Information on ZOOM
- ZOOM help center has great resources with help articles and videos for getting started: https://support.zoom.us/hc/en-us
- This “Getting Started” page is a great resource: https://support.zoom.us/hc/en-us/categories/200101697
- This FAQ has tons of useful info: https://support.zoom.us/hc/en-us/articles/206175806-Frequently-Asked-Questions
- We strongly encourage you to read some of the basic info relevant to your operating system:
● Getting Started on Windows and Mac: https://support.zoom.us/hc/en-us/articles/201362033-Getting-Started-on-Windows-and-Mac
● Getting Started On Chrome OS: https://support.zoom.us/hc/en-us/articles/213298746-Getting-Started-On-Chrome-OS
- You may log in via the app or a browser. We recommend downloading the app for the best experience. It may take several minutes to download, so if you are using Zoom for the first time, please download the app prior to the event, https://zoom.us/download , or join the meeting early.
- You may sign up for a free account at zoom.us/signup . Or, you may join a meeting as a guest without a Zoom account.
The workshop is a PRACE training event organized by LRZ in cooperation with Intel and RRZE.
About the Lecturers
Fabio Baruffa is a senior software application engineer at Intel. He provides customer support in the high-performance computing (HPC) area and artificial intelligence software solutions at large scale. He collaborates with several research institutes in Europe to develop prototypes of quantum computing algorithm simulations running on current HPC systems. Prior at Intel, he has been working as HPC application specialist and developer in the largest supercomputing centers in Europe, mainly the Leibniz Supercomputing Center and the Max-Plank Computing and Data Facility in Munich, as well as Cineca in Italy. He has been involved in software development, analysis of scientific code and optimization for HPC systems. He holds a PhD in Physics from University of Regensburg for his research in spintronics devices and quantum computing.
Gennady Fedorov is a Technical Consulting Engineer supporting technical and Intel Performance Libraries ( IPP, MKL and DAAL) within the Intel Architecture, Graphics and Software Group at Intel in Russia. His focus areas are Image Processing, Crypto, Compressing techniques, High Performance Computing and Artificial Intelligence.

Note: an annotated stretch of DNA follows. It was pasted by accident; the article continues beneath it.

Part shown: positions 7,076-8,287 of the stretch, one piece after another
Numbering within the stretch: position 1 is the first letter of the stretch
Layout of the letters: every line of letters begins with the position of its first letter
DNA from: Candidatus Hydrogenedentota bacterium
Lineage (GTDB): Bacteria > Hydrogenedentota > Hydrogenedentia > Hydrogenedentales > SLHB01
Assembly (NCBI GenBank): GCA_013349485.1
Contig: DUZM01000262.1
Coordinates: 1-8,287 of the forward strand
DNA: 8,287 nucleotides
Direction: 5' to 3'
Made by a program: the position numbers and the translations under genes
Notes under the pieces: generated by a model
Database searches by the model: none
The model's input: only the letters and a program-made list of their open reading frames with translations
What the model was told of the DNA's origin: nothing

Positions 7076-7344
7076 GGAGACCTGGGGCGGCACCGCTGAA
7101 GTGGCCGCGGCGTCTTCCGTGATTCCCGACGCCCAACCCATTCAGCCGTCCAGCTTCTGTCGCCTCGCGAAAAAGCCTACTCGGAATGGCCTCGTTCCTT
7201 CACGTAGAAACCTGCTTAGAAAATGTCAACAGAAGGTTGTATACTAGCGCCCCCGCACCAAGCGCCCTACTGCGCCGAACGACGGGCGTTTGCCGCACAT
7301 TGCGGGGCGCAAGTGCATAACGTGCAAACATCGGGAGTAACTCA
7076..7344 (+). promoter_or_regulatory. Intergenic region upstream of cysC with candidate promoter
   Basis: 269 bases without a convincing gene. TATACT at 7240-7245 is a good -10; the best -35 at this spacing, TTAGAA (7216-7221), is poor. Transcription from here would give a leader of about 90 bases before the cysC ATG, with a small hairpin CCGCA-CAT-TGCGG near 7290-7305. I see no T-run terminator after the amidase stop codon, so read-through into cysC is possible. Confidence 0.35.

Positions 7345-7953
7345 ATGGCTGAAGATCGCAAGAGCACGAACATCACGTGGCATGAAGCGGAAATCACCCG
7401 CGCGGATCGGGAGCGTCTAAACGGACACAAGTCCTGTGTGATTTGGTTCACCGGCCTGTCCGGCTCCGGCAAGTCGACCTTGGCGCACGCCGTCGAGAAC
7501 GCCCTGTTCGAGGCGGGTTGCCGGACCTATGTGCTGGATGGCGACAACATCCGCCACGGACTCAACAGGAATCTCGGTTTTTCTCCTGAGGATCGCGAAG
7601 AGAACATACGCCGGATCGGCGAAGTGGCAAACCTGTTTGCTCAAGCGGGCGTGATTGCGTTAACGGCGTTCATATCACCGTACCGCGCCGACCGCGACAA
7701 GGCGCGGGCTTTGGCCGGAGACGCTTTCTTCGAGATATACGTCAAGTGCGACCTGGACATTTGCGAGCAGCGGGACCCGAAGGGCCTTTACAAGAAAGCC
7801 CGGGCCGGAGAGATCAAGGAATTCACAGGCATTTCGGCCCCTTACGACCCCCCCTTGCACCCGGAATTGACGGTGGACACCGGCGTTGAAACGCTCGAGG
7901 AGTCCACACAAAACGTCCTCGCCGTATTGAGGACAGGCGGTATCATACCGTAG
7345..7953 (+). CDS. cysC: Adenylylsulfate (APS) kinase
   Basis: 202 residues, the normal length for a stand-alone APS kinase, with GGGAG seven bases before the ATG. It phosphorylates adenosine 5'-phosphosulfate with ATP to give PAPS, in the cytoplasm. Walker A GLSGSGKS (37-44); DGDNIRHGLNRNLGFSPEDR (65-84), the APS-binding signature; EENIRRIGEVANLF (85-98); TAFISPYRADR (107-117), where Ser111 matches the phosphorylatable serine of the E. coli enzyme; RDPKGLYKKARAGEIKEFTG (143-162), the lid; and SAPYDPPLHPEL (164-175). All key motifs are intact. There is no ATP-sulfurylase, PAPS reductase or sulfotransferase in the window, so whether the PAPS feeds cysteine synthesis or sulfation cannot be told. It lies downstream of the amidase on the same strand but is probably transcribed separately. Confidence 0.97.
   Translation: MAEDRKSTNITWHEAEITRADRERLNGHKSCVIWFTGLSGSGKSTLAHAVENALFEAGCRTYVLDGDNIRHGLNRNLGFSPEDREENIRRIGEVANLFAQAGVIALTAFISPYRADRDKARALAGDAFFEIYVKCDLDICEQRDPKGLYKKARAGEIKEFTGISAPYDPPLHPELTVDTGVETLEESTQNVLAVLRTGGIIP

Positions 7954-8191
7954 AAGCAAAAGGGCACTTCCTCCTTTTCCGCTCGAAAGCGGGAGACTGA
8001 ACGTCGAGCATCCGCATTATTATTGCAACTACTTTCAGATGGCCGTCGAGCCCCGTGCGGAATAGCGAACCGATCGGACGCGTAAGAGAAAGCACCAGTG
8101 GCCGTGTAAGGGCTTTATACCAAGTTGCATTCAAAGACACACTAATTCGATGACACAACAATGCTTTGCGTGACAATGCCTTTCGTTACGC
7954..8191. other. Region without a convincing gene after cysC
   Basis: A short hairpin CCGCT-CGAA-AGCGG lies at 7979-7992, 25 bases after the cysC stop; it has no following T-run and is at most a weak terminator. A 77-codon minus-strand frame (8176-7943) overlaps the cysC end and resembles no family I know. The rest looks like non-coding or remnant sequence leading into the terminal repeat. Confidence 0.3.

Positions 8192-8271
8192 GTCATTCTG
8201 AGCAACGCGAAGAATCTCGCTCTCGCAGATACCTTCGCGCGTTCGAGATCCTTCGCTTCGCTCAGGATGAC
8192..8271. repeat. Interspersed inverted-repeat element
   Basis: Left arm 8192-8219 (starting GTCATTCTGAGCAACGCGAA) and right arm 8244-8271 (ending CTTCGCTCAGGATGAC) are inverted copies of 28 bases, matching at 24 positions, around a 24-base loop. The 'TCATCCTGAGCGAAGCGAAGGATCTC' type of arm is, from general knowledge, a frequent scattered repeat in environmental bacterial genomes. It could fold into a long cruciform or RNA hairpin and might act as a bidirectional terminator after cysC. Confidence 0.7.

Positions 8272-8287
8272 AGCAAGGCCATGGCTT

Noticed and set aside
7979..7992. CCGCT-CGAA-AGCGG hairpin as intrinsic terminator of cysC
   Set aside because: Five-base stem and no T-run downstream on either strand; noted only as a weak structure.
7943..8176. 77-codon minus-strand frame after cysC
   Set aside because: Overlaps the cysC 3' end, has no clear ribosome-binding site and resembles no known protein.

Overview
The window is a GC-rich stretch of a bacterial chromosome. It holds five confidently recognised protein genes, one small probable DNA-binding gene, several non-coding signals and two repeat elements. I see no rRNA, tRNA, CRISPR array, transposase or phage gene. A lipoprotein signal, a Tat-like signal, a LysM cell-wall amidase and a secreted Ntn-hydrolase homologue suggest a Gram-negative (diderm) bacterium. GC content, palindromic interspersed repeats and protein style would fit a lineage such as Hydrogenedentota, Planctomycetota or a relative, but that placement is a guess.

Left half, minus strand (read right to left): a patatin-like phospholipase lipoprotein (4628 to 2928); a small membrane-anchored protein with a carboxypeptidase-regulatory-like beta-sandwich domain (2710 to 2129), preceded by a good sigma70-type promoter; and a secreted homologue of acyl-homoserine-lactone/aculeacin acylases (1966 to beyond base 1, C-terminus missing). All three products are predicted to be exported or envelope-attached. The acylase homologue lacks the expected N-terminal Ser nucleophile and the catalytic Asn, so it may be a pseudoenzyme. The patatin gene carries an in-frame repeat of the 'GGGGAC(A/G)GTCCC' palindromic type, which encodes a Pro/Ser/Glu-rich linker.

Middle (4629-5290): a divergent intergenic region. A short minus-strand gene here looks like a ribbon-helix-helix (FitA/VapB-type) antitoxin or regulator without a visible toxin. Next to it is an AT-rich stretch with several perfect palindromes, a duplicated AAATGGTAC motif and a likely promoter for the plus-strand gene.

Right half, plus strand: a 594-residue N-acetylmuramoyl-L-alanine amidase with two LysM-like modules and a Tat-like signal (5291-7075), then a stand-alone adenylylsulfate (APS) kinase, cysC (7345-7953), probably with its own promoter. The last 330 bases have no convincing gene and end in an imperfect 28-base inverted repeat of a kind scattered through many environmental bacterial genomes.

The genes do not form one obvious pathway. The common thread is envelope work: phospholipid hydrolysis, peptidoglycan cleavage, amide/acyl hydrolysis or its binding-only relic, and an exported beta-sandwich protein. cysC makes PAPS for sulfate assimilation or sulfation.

Thomas Gruber (né Röhl) collected experience with all kinds of clustering approaches during his apprenticeship at the Erlangen Regional Computing Center (RRZE), the IT service provider for the Friedrich-Alexander-University Erlangen-Nuernberg (FAU). Afterwards, he studied Computer Science at RWTH Aachen University with emphasis on parallel programming and operating system kernel development. At the same time, he worked as a research assistant for the HPC group of the RWTH IT center. After receiving his M. Sc. degree, he went back to RRZE to work for the HPC group. Thomas Gruber leads the development of the performance tool suite LIKWID, which comprises easy-to-use tools for hardware performance monitoring, affinity control and micro-benchmarking. He also works on projects involving monitoring and analysis of hardware performance data.
Carla Guillen works as a researcher in the application support group at the LRZ. She obtained her PhD in computer science at the Technische Universitaet Muenchen in 2015. She joined the LRZ in 2009, and has been working in the fields of system-wide performance monitoring and energy optimization of large scale clusters.
Gerald Mathias works in the application support for the HPC systems at LRZ since 2015 and leads the Biolab@LRZ. After his PhD in Computational Biopyhsics at the LMU Munich he joined the chair of Theoretical Chemistry at the RUB in Bochum afterwards as a postdoc. He is experienced in the development and optimization of highly parallel ab initio and force field based molecular dynamics codes, both in Fortran and C.
Michael Steyer is a Technical Consulting Engineer supporting technical and High Performance Computing segments within the Intel Architecture, Graphics and Software Group at Intel in Germany. His focus areas are High Performance Computing and Artificial Intelligence.
Igor Vorobtsov has more than 11 years of experience in the areas of C/C++ and Fortran compilers, application tuning and developer support. Igor got a Master of Science degree in Applied Mathematics. Since joining Intel in 2008, Igor has worked as a Technical Consulting Engineer supporting software developers throughout EMEA region. Igor has a broad array of application experience, including enterprise applications and high performance computing environments.